Luckily for us, it's hard to feel so disappointed and defeated when everyone around us is thrilled-not about the diagnosis, but about what this diagnosis means. When I finished telling my mother all the details of our appointment, she didn't ask how I was holding up, what I thought about our situation or tell me she was sorry. She simply said without pity, doubt or reservation, "aren't you excited?!", and it was exactly what I needed.

We're not going to let this bump in the road get the best of us, we're going to fight back, letting God take something potentially dark and depressing and turn it into something worth celebrating!

"Opportunity... often it comes disguised in the form of misfortune or temporary defeat."
-Napoleon Hill

Thursday, February 12, 2009


Tomorrow morning my husband and I will meet in Sacramento with an Reproductive Endocrinologist for the first time. We'll give our Sample at 8am and then find out the results of our third and final SA an hour later.

Until yesterday, I was really excited about this. Not nervous, anxious, or worried, just...excited. Hopeful. Ready for some answers.

Until Today.

As I was packing my bags this morning for our weekend trip, the doubt started to creep in. I became aware of the obvious truth, and it hit me like a ton of bricks. Whether or not our SA results come back normal, we still have a problem either way. Good sperm or bad sperm, we're still not pregnant after more than two full years. Why didn't I think about this before?

I immediately began examining the possibilities of tomorrows endeavours, one being that after 3 long months of ConceptionXR vitamins our SA shows excellent volume, perfect morphology, and speedy motility. The Dr. tells us we have amazing sperm and everything checks out great for both of us, but after more than two years of unsuccessfully trying to conceive, our odds of getting pregnant on our own are pretty much slim to none. He then proceeds to give us the IVF speech, since we've already had two miserably failed IUI's.

Then there is scenario two. The Dr. informs us that our volume is inadequate, our morphology is mutated and our motility is sluggish. So we've got plenty of sperm, but what we do have is lazy, retarded, and unlikely to penetrate through to my eggs. Assuming I have good eggs, of course. And he then proceeds to give us the IVF speech, since what we've just learned tells us that IUI's would do us little to no good at this point.

So there you have it-all signs point to IVF.

And realizing that my excitement for tomorrow has turned to disappointment- before we've even seen the Doctor-is a sad revelation to me. How did I get to this place? What happened to the God-Is-In-Control part of me that usually kicks in right about now?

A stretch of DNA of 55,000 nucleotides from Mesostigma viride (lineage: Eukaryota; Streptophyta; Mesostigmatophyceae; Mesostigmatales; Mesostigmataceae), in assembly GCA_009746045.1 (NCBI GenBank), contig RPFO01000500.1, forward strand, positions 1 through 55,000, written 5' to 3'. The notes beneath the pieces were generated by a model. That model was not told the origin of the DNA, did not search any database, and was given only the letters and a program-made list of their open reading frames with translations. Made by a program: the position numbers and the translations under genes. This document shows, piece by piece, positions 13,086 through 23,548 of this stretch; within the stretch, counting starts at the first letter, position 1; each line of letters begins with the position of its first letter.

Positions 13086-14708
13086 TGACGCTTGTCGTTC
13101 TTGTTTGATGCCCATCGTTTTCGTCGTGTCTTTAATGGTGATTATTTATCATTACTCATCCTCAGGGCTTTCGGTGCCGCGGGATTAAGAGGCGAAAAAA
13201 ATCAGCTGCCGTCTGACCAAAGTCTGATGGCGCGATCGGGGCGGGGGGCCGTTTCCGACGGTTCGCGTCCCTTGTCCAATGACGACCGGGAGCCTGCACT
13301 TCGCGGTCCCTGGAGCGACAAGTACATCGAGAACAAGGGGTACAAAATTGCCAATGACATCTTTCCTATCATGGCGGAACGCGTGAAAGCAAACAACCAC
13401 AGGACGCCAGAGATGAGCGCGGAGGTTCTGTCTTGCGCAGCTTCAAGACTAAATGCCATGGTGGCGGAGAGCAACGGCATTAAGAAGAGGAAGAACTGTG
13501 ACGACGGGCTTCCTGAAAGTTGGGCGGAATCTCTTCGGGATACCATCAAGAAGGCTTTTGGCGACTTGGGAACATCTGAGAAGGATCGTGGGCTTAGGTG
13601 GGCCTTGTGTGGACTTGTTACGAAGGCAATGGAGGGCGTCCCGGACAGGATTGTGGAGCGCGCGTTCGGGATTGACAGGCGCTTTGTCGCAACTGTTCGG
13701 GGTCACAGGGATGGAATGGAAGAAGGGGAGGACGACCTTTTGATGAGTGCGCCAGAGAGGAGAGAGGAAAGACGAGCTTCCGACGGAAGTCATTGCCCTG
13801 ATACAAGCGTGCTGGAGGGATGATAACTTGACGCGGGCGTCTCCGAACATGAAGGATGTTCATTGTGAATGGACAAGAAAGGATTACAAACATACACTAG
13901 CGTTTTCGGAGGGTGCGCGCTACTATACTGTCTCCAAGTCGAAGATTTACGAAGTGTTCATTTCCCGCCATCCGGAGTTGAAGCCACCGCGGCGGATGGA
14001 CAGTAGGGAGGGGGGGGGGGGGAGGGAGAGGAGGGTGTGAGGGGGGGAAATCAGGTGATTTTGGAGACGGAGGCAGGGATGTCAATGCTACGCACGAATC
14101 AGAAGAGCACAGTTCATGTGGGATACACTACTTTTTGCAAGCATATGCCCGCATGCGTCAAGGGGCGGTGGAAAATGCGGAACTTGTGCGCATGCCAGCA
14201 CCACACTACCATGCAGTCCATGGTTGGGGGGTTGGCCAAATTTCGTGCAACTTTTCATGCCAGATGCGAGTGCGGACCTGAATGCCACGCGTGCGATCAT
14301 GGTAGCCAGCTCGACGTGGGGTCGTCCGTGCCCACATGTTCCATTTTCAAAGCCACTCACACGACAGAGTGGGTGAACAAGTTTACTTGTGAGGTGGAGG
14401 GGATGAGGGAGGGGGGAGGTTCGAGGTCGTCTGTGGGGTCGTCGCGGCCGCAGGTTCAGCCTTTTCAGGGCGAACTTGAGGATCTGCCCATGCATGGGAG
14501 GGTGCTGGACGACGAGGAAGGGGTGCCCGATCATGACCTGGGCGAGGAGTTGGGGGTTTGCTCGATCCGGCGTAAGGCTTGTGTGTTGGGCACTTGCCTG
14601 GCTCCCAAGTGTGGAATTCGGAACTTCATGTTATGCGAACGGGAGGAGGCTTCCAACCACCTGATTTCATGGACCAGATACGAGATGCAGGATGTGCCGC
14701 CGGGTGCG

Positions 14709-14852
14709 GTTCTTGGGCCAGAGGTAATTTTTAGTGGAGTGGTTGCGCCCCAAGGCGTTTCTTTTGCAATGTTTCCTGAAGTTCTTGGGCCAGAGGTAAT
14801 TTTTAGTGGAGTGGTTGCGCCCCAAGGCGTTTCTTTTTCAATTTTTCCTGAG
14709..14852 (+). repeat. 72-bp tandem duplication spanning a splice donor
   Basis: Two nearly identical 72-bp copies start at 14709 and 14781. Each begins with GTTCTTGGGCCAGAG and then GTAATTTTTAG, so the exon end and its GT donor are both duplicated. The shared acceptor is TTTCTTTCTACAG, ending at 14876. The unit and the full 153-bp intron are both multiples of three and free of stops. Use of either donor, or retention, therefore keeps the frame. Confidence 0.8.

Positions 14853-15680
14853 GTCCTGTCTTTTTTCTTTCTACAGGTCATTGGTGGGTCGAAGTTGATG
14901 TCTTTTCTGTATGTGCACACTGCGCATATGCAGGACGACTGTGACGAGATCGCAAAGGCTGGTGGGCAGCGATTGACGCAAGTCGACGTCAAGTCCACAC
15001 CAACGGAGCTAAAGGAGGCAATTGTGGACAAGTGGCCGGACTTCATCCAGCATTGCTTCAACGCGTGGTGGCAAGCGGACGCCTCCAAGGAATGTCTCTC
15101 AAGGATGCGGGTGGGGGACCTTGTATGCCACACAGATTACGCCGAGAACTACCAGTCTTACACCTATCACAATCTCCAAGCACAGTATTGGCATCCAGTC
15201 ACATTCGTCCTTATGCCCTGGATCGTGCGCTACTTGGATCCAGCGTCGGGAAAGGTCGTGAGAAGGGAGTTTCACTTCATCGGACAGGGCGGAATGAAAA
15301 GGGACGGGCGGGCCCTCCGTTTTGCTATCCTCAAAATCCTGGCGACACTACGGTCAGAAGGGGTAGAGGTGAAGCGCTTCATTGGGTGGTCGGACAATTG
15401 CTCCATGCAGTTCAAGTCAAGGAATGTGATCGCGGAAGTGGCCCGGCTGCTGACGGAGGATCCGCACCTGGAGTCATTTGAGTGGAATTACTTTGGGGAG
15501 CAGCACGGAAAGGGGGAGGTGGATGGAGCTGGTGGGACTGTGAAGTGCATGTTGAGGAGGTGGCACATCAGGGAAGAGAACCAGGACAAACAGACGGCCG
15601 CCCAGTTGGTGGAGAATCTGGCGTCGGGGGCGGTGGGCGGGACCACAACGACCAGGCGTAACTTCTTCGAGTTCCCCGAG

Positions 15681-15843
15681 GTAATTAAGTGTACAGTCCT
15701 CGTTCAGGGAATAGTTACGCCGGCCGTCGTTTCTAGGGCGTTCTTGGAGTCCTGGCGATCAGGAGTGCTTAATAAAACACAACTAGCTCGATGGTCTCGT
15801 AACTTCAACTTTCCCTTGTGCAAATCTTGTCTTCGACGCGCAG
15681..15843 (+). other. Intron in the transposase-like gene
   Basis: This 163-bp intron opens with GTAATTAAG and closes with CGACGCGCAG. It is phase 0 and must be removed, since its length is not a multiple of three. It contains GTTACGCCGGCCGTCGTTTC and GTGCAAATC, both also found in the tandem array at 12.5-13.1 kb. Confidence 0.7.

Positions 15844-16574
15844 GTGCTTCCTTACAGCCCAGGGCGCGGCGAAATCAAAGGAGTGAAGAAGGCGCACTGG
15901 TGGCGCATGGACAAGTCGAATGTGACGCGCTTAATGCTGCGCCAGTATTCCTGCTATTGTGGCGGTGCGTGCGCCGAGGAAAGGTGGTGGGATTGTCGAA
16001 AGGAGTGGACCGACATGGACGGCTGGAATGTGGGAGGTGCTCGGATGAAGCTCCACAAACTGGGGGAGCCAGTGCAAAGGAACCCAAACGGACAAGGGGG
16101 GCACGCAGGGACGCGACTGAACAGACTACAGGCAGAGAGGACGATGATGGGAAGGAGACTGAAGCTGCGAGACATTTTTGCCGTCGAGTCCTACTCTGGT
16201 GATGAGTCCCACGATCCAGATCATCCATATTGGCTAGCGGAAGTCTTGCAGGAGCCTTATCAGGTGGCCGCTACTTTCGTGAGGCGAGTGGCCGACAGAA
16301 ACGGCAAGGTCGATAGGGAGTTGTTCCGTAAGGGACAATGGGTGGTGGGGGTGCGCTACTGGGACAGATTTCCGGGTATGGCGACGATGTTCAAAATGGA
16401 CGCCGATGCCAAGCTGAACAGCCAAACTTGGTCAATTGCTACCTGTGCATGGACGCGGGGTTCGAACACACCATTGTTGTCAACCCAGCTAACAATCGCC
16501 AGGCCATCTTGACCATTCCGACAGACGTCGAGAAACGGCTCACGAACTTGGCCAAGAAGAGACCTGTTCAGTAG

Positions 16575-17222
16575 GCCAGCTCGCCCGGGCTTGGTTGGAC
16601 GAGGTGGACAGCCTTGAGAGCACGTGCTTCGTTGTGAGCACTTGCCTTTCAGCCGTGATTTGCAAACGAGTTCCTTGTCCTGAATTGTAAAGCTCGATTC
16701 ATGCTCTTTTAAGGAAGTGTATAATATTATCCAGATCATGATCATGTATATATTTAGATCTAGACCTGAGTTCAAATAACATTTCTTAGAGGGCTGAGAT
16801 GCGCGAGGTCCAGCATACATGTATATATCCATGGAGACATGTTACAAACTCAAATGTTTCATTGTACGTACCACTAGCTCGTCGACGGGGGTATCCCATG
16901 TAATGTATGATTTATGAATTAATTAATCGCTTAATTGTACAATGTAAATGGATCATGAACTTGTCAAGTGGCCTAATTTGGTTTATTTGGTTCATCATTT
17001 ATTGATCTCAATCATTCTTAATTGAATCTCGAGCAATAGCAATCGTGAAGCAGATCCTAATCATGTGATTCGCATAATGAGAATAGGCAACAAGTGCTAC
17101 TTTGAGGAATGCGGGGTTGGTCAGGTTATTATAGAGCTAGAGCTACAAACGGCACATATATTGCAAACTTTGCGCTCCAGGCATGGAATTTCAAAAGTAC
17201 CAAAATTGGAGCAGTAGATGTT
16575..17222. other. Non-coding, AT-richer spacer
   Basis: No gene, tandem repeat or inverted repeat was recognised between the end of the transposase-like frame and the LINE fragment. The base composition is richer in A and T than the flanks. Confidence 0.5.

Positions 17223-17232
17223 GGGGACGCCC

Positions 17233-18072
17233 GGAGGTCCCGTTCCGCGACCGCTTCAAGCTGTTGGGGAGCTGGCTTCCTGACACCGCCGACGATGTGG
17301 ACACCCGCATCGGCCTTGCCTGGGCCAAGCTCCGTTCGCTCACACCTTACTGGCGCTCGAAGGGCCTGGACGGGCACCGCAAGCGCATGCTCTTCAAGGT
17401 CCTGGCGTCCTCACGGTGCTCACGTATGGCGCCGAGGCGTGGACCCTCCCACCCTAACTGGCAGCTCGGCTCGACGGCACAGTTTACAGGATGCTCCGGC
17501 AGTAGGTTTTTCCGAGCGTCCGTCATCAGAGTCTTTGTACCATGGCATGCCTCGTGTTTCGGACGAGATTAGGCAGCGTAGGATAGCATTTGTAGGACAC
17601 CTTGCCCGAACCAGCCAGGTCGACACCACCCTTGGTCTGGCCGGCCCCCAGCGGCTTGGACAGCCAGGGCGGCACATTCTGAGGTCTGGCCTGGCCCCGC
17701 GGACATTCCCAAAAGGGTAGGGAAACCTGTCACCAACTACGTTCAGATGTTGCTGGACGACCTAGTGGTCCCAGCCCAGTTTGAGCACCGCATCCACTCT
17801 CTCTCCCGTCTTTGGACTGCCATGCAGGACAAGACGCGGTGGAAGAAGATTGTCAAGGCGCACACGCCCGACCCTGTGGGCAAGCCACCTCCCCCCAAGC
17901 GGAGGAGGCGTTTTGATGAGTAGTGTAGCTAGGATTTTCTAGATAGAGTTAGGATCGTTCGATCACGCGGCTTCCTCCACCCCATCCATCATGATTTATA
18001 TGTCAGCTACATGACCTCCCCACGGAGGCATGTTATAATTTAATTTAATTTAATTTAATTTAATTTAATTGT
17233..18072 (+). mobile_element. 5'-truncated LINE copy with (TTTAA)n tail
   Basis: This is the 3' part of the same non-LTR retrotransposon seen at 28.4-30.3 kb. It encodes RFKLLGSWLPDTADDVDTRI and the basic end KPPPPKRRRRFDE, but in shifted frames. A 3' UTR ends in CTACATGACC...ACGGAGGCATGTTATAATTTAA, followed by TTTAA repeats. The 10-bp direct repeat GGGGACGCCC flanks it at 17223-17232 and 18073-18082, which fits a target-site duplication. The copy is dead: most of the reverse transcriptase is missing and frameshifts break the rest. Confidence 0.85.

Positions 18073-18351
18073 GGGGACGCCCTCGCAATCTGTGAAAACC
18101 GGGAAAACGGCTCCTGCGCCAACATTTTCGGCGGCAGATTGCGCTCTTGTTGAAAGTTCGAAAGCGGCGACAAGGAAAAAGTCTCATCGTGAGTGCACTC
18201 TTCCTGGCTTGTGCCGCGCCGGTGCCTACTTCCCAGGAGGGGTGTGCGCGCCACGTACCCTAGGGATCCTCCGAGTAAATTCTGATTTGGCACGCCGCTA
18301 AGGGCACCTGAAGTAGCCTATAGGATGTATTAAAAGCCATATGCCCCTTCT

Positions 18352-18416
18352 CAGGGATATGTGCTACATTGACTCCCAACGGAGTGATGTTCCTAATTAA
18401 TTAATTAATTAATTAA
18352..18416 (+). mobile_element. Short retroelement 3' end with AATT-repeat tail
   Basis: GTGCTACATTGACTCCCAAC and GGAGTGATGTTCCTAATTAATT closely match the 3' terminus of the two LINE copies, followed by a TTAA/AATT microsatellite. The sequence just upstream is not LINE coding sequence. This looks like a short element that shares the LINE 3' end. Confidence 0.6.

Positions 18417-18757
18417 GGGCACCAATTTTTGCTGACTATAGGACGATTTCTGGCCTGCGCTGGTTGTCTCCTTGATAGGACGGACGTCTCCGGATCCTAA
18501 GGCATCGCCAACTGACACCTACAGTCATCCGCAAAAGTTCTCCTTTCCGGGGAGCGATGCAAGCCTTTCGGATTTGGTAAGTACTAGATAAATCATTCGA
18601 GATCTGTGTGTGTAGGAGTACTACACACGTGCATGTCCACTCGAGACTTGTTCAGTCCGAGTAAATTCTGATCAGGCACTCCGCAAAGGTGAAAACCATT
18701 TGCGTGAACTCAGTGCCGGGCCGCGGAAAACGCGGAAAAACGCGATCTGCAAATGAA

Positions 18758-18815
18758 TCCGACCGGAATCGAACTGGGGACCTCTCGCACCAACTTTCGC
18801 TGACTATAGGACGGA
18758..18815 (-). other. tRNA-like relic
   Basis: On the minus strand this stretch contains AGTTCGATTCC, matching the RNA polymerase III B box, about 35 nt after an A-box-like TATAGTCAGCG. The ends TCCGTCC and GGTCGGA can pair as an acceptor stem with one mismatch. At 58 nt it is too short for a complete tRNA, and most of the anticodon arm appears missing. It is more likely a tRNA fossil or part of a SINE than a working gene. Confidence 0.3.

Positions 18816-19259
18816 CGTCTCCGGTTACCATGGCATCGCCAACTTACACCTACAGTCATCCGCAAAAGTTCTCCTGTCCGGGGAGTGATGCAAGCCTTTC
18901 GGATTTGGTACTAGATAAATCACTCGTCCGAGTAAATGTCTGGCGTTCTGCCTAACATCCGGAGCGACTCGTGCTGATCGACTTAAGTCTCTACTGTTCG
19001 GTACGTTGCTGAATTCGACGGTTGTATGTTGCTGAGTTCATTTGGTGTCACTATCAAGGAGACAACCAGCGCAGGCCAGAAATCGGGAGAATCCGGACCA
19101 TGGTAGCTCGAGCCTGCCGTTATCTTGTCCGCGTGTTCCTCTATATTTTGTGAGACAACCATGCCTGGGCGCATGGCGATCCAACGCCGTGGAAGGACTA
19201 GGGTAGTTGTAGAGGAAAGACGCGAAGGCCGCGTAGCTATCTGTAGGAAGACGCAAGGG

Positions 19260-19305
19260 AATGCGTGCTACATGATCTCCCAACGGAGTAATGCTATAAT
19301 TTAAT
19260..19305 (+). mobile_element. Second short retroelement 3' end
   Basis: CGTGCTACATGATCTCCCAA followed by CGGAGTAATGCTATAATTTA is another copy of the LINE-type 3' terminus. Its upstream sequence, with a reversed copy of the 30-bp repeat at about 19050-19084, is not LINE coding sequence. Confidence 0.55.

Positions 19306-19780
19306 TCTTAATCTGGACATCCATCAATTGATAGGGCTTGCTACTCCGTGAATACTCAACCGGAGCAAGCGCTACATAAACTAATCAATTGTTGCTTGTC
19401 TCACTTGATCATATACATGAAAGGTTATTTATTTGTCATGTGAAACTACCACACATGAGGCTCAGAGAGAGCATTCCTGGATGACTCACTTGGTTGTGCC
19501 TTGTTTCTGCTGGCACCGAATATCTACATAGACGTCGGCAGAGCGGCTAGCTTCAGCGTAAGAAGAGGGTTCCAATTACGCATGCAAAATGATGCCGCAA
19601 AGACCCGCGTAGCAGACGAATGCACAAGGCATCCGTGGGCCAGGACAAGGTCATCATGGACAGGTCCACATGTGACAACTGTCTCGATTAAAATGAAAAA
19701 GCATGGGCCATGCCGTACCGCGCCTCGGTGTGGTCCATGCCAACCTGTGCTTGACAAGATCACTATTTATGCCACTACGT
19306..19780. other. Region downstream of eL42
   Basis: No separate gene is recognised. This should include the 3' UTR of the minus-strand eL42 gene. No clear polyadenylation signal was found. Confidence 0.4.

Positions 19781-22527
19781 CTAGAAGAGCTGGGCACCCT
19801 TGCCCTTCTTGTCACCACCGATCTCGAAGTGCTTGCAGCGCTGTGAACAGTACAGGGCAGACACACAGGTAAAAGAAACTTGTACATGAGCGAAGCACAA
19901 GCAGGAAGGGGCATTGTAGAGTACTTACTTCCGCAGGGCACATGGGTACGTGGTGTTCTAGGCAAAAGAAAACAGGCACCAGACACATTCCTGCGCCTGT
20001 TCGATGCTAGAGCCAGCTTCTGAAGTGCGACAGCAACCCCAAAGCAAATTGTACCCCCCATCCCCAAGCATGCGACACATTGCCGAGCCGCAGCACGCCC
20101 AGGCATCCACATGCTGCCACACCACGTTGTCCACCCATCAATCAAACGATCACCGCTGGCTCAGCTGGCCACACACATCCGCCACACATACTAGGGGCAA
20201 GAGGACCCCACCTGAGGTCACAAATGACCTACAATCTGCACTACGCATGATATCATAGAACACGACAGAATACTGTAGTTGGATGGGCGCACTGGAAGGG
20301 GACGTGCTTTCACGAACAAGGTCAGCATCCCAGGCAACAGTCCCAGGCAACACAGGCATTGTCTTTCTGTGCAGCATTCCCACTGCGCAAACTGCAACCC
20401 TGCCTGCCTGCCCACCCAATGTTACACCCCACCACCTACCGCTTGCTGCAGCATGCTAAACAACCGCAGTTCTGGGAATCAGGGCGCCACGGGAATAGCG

But thankfully, as I type out this entry, my thoughts and feelings are slowly changing. That's one of the things I love most about blogging; it seems to put everything into perspective. Makes me refocus on what really matters, making me accountable for my thoughts and actions. And as I reconsider the possibilities of tomorrows events, I'm feeling a peace and joy that only God can give creep in. He is in control. He knows what He's doing. And He has us here in this place for a reason, no doubt with our best interests in mind. And despite my freakish need to be in charge, this is what I know. What I need to believe.

Suddenly, all the questions don't seem so important. My husband may or may not have great sperm. I may or may not have great eggs. Infertility isn't fair, and it's expensive and painful and extremely difficult. But for some reason God chose us, and now we have to make a conscious effort choose Him every day.

I know I'll have kids some day. They may come naturally, or with medical intervention, or possibly through adoption, I don't know. But what I do know is that when I have them, I will love them so much more deeply because of this whole mess. All of the fear, worry, pain and unanswered questions will fade away, and all that will matter is the "now". And no matter what news we hear tomorrow, it will bring us one step closer to that "now".

And that is something to be excited about.

"The richness of the human experience would lose something of rewarding joy if there were no limitations to overcome."
-Helen Keller